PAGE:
Many former business owners will tell you that they started to contemplate selling their business only one year before, if at all. Experienced exit planners and strategists explain, however, that since this is a process, it should require 3-5 years of planning in order to do justice to the process and optimize the owner’s chances of receiving the full value of his company.
As anyone who has been involved in this process will testify, there is so much to do in planning for a sale before an owner should approach the marketplace.
Barring any unforeseen circumstances (such as an owner’s death), when is the appropriate time to begin planning to sell your business? Most owners argue that they are too involved in operating the business (even at the CEO level) to begin to think about exit planning, and in any event, they will know when the time is right. They maintain that some event will occur, either within their lives, the industry or the economy, that will send a signal to them. Unfortunately, this is not the most prudent way to approach realizing the full value of something that has taken almost a lifetime to build. All too often, the focus is on keeping it going profitably.
I think the mistake that most owners make is that they think they only need a business plan in the beginning, if at all. As their business grows, those decisions will somehow fall into place without an additional plan. Many owners do not visualize from the inception what the end result will be when the business is fully matured.
However, as Michael Gerber points out in his book, The E-Myth Revisited, when someone asked Tom Watson, founder of IBM, what made IBM as successful as it was, Watson shared:
“The first reason is that, at the very beginning, I had a very clear picture of what the company would look like what it was finally done. You might say that I had a model in my mind of what it would look like when the dream- my vision- was in place.”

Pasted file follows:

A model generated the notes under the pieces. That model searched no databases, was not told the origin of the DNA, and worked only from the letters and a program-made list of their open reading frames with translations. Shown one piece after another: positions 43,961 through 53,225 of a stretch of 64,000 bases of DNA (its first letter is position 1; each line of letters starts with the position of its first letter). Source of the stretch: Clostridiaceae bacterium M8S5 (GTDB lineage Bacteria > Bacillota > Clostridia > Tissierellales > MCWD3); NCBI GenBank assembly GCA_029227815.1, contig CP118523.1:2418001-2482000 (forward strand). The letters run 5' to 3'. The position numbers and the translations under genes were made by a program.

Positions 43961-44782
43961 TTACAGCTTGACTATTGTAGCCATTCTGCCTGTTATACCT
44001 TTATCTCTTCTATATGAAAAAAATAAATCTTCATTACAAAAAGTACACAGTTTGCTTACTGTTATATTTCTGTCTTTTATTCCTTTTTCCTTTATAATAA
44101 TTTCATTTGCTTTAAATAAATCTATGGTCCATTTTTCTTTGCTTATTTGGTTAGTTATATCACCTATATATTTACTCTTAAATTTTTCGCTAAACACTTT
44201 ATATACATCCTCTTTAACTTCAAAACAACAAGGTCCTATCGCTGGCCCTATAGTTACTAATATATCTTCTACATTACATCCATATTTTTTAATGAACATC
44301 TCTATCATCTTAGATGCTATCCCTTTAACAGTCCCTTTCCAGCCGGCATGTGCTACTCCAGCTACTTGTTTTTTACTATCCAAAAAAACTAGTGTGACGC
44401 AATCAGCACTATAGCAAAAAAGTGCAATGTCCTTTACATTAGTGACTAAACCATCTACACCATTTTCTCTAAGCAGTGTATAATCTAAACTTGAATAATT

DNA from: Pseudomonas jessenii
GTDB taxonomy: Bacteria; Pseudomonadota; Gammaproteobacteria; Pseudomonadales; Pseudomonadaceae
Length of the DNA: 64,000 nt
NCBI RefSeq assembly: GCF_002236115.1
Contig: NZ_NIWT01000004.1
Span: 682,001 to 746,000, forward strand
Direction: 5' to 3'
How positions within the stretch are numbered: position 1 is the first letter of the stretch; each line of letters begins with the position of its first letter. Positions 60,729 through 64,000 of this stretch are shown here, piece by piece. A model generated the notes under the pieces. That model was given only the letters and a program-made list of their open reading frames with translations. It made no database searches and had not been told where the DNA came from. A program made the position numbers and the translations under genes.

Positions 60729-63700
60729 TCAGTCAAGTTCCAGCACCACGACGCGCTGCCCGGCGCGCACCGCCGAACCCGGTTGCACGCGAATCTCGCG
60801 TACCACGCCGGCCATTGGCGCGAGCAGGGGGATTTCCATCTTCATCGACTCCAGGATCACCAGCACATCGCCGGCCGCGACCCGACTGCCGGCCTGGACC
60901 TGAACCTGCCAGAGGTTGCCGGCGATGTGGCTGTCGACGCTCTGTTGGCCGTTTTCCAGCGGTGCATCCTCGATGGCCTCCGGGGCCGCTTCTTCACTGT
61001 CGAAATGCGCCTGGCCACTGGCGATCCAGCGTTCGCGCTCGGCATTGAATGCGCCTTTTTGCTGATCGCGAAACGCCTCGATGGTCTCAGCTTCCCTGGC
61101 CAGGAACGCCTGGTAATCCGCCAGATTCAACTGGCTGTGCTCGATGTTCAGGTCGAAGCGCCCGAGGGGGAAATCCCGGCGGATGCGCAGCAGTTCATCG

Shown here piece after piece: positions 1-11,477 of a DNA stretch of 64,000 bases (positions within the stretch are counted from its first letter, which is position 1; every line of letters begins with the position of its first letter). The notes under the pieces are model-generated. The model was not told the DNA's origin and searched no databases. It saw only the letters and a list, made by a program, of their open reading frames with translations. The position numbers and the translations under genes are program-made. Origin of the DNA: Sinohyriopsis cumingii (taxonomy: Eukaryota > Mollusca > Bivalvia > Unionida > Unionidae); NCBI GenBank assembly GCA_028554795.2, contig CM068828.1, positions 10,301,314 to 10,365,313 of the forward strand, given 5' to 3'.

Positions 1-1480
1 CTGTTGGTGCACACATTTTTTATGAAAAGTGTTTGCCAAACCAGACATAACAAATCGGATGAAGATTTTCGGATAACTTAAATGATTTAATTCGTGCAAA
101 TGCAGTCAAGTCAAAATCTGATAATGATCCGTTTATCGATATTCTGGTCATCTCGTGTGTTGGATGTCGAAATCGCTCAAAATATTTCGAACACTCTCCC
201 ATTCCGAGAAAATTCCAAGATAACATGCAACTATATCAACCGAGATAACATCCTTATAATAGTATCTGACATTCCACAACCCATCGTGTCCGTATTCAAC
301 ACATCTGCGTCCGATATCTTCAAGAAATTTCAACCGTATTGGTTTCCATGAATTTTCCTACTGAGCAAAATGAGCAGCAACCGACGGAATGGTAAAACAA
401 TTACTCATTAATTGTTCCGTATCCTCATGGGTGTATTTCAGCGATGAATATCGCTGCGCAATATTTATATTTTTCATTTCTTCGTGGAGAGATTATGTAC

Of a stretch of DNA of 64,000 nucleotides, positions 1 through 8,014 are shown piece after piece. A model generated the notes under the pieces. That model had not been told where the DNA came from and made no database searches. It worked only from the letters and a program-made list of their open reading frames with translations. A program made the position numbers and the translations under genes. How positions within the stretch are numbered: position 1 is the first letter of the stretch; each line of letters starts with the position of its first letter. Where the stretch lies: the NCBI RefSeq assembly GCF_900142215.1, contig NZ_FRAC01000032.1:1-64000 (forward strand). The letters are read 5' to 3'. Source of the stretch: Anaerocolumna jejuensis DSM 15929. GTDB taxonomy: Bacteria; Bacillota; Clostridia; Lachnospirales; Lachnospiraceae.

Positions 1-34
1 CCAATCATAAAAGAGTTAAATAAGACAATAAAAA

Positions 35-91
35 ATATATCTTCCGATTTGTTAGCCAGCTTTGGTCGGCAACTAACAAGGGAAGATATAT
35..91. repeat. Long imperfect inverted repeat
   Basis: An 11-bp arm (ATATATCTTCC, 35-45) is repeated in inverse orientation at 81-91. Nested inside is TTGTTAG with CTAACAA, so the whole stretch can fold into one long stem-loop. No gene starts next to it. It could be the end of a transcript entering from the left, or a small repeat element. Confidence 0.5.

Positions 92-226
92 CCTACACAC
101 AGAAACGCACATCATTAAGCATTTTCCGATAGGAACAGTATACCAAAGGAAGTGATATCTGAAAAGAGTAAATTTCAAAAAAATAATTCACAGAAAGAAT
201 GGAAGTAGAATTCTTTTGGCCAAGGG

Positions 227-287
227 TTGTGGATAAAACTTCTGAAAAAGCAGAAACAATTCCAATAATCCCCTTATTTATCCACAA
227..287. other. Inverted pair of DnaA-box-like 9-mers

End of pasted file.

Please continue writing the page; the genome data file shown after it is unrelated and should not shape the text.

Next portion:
I realize that Tom Watson wasn’t asked: “when do you start to plan for the sale of your business”. The basis for the question was very different. However, I honestly believe that when you start a business, you should have a very clear picture of what it will look like when it is finally done. If you hold this picture in your mind, and your focus for measuring each year is on the end goal, you will automatically be putting in place the steps necessary to sell the company at the optimal time.
It seems ludicrous to say this with a straight face, since most people can’t plan one week in advance, yet alone ask them to envision what their company will look like when it has achieved its maturity. However, building a company is much like taking a trip. Who starts a trip without an end place in mind? It doesn’t mean that along the way, you won’t run into detours, side trips or get completely off trail, but with the end destination in your mind’s eye, you will always keep moving forward and toward your ultimate goal.
All things must come to an end, so with that in mind, why not commence your planning from the outset with a similar mindset. Too many owners get caught up in operating a company, tie their identity to that company and lose sight of the reason that they started the company in the first place.